September 14, 2015
Have you ever noticed that the harvest moon looks bigger, bright and closer than a normal full moon? No? Well it does, but it’s an illusion. The moon is no closer to the earth in autumn than it is during its normal cycle.
The harvest moon is the full moon that appears nearest the autumn equinox. Before electric lighting was invented it was relied upon by farmers to light the fields as they brought in the last of the crops. Then and now it was an indicator of Harvest Festival, which falls on the Sunday closest to the harvest moon.
As we get closer to the autumn equinox – September 23rd – the moon’s path changes and makes a narrower angle with the horizon than at other times of the year. It rises earlier too, often around sunset, for several nights in a row, giving the impression it is ever-present. It is these two factors that make the harvest moon look bigger, brighter and closer, and one of the reasons our pagan ancestors considered autumn a mystical time of year.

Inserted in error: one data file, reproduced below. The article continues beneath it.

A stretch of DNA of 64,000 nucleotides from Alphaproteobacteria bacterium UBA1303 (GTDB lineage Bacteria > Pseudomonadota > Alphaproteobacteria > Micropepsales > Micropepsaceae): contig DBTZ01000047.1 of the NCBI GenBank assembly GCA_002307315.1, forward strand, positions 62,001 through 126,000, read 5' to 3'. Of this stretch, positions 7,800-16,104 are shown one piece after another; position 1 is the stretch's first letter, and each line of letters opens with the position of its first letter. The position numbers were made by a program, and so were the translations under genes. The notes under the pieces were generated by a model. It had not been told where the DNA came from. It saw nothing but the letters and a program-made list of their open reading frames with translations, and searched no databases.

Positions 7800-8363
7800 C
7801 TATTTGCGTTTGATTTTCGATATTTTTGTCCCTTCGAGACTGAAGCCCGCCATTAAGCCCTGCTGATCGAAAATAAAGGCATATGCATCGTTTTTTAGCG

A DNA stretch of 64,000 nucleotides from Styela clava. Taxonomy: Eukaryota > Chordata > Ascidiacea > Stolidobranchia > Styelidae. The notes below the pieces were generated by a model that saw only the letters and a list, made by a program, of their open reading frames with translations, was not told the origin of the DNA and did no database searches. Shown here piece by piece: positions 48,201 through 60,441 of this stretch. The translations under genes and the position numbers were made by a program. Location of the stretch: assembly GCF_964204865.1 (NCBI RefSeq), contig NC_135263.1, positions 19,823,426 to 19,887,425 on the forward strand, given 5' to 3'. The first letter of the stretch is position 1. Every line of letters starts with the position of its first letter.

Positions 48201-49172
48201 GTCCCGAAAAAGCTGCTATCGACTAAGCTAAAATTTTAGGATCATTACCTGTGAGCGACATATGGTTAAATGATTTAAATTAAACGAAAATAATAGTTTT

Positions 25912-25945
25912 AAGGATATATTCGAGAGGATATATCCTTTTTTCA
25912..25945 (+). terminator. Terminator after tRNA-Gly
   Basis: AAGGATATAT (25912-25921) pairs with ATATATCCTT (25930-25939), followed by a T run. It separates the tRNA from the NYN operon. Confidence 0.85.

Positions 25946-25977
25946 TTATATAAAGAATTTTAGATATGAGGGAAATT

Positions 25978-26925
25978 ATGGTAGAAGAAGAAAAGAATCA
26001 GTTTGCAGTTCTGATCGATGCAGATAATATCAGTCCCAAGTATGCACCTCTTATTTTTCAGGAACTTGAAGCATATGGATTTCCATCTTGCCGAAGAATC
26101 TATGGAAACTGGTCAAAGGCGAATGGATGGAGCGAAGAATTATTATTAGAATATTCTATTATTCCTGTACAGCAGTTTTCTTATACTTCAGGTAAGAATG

But there is another reason the harvest moon is so spectacular. The moon is closest to the horizon at sunset and when that’s the case, the light it reflects must passes through dust and cloud particles that scatter blue light and only let red light through. It is this that gives the harvest moon is distinctive, orange glow.
Nowadays farmers no longer rely on the light from the harvest moon, but we rely on farmers as much as ever for our food. That’s why everyone here at Rix Petroleum is proud to help fuel the nation’s farmers, particularly at this time of year as they work around the clock to bring the crops in.
We hope you’ve all had a successful Harvest 2015, and the harvest moon shines bring for you this year.